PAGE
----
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In relation to impurities observed in the production of “Krokodil,” several toxic effects are observed due to orange-colored liquid contaminated with various toxic and corrosive by products or residuals like organic solvents (gasoline, ethyl acetate, or paint thinner), as well as hydrochloric acid, iodine, and red phosphorus. According to, iodine excess is associated with damage to the endocrine system and muscles. Moreover, jaw osteonecrosis develops as a complication in patients who use “Krokodil” and one of the main causes of jaw osteonecrosis is exposure to phosphorus compounds. This pathology is a painful condition characterized by avascular necrosis of bone in the oral cavity that is commonly associated with localized swelling and, sometimes, purulent discharge. The presence of gasoline and hydrochloric acid in the production of “Krokodil” can contribute to the local damage induced by this drug, causing skin irritation, ulcers, and thrombophlebitis. In addition, chronic exposure to gasoline and paint thinner may cause encephalopathy and neurological damage. Moreover, it is known that lead exposure induces hematological, renal, and hepatic damage in the human body. In addition, this heavy metal can affect the hippocampus, causing memory and learning impairment and induce reproductive disorders in the human body.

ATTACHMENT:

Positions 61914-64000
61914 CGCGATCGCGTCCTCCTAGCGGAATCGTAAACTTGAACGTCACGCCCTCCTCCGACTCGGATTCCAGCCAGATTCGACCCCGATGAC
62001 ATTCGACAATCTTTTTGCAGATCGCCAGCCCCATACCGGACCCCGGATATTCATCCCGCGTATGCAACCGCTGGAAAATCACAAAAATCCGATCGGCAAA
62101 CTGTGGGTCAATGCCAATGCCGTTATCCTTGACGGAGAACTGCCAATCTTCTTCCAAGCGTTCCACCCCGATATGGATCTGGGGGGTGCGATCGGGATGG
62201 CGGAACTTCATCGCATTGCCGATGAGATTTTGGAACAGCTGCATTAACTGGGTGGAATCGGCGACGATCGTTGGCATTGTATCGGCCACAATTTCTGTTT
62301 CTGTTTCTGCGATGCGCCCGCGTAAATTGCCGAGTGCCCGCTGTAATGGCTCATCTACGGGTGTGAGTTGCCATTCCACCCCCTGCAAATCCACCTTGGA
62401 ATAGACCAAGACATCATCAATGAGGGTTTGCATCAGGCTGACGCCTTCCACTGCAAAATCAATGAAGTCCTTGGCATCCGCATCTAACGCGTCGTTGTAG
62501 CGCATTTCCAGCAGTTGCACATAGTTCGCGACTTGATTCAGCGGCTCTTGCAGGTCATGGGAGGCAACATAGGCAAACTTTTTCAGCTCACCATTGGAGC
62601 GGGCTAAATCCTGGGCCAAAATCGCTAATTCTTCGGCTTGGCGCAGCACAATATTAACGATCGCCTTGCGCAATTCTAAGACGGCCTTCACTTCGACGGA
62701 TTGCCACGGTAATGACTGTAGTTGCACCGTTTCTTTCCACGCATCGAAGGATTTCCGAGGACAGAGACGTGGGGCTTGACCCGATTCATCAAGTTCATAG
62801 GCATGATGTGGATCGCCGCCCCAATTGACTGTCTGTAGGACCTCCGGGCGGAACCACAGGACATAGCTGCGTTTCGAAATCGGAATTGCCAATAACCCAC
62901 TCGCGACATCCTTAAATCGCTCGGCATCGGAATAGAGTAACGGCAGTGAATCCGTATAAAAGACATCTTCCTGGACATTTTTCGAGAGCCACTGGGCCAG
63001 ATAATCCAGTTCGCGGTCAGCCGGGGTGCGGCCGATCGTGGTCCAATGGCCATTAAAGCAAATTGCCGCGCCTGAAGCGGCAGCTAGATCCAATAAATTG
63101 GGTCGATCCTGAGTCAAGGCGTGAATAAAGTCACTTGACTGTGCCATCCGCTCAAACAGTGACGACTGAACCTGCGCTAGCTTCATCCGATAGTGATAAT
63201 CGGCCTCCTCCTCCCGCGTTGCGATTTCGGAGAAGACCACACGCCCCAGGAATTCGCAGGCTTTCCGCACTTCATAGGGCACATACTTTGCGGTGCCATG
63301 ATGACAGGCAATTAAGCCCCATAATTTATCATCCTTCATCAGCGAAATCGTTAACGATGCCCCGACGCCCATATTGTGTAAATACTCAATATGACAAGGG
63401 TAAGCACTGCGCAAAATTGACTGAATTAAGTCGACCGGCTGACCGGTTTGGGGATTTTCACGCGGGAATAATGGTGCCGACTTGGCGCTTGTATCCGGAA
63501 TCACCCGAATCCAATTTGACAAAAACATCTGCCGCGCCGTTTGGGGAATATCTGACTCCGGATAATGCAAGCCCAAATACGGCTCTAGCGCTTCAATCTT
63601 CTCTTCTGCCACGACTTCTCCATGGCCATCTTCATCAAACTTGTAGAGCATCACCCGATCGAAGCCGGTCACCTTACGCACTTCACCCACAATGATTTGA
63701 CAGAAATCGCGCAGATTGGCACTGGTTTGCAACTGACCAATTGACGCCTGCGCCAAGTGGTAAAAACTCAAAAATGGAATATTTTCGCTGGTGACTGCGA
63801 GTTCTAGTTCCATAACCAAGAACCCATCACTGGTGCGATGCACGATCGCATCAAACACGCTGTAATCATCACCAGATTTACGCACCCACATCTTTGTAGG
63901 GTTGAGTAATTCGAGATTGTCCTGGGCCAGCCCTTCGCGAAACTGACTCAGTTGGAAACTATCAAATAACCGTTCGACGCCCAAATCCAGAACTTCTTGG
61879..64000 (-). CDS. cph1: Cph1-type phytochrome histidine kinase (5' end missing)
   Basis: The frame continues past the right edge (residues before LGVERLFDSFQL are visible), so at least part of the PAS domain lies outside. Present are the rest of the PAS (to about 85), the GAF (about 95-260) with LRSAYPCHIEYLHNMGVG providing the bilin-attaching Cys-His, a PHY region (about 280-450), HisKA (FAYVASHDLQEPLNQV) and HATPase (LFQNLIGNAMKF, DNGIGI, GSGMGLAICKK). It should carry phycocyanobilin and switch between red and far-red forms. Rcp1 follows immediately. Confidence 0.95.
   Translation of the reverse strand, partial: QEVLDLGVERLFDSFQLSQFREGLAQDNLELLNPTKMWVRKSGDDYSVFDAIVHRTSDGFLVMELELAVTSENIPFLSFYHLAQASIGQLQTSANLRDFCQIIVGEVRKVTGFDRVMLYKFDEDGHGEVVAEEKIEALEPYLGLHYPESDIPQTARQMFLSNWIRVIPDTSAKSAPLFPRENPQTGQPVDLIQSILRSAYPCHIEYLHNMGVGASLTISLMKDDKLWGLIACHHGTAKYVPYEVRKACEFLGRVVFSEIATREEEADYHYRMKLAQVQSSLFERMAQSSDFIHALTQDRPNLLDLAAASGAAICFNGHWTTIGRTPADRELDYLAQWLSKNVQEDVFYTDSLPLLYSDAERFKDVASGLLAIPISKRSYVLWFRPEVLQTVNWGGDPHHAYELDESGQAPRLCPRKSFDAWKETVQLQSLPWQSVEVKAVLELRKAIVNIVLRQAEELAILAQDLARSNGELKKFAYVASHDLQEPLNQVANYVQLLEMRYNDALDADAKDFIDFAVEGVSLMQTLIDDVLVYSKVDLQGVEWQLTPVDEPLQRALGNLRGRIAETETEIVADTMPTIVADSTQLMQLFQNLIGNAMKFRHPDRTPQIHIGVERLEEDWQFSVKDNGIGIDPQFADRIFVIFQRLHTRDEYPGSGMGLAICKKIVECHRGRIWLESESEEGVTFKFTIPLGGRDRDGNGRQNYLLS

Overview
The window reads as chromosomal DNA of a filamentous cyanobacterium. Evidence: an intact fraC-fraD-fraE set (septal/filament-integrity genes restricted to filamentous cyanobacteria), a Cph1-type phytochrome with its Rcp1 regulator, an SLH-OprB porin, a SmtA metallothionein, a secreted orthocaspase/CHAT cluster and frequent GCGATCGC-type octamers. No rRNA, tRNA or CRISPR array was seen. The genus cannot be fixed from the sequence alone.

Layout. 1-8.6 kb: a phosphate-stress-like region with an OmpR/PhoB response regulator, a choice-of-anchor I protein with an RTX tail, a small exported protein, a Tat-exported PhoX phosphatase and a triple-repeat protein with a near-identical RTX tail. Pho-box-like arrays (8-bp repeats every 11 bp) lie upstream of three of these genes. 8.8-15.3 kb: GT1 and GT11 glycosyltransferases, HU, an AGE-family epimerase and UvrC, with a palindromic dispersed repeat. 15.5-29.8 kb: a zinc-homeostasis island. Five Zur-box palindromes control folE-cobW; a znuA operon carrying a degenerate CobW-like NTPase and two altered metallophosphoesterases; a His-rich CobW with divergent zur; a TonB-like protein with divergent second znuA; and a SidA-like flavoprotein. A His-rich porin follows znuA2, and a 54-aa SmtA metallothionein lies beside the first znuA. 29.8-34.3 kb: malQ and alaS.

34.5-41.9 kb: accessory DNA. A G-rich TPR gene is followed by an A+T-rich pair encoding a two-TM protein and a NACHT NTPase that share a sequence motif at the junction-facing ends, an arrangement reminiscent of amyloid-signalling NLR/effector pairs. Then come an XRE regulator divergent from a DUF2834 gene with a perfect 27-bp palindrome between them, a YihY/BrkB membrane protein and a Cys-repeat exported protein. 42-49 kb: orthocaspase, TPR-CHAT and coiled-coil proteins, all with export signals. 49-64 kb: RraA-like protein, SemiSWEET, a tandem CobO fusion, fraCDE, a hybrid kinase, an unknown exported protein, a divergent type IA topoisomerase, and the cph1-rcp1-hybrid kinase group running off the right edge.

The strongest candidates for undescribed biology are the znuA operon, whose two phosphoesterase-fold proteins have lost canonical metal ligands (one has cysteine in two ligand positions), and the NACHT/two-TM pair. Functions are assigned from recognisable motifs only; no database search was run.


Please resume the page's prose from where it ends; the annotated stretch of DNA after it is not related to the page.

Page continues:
Local toxic effects: abscesses, gangrene, thrombophlebitis, limb ulceration and amputations, jaw osteonecrosis, skin discoloration, black and open ulcers, necrosis, skin and soft tissue infection, necrosis, bleeding, rotting gums and ears, scabs, popped skin lesions.
Systemic toxic effects: blood vessel, muscle, cartilage and bone damages, multiple organ failure, hypothyroidism, liver and kidney inflammation, pain, swelling, endocarditis, pneumonia, meningitis, pale skin, low blood pressure and heart beats, swollen hands, death.
Neurotoxicity: loss of cognitive functions, speech difficulty and changes of personality, loss of memory, hallucinations.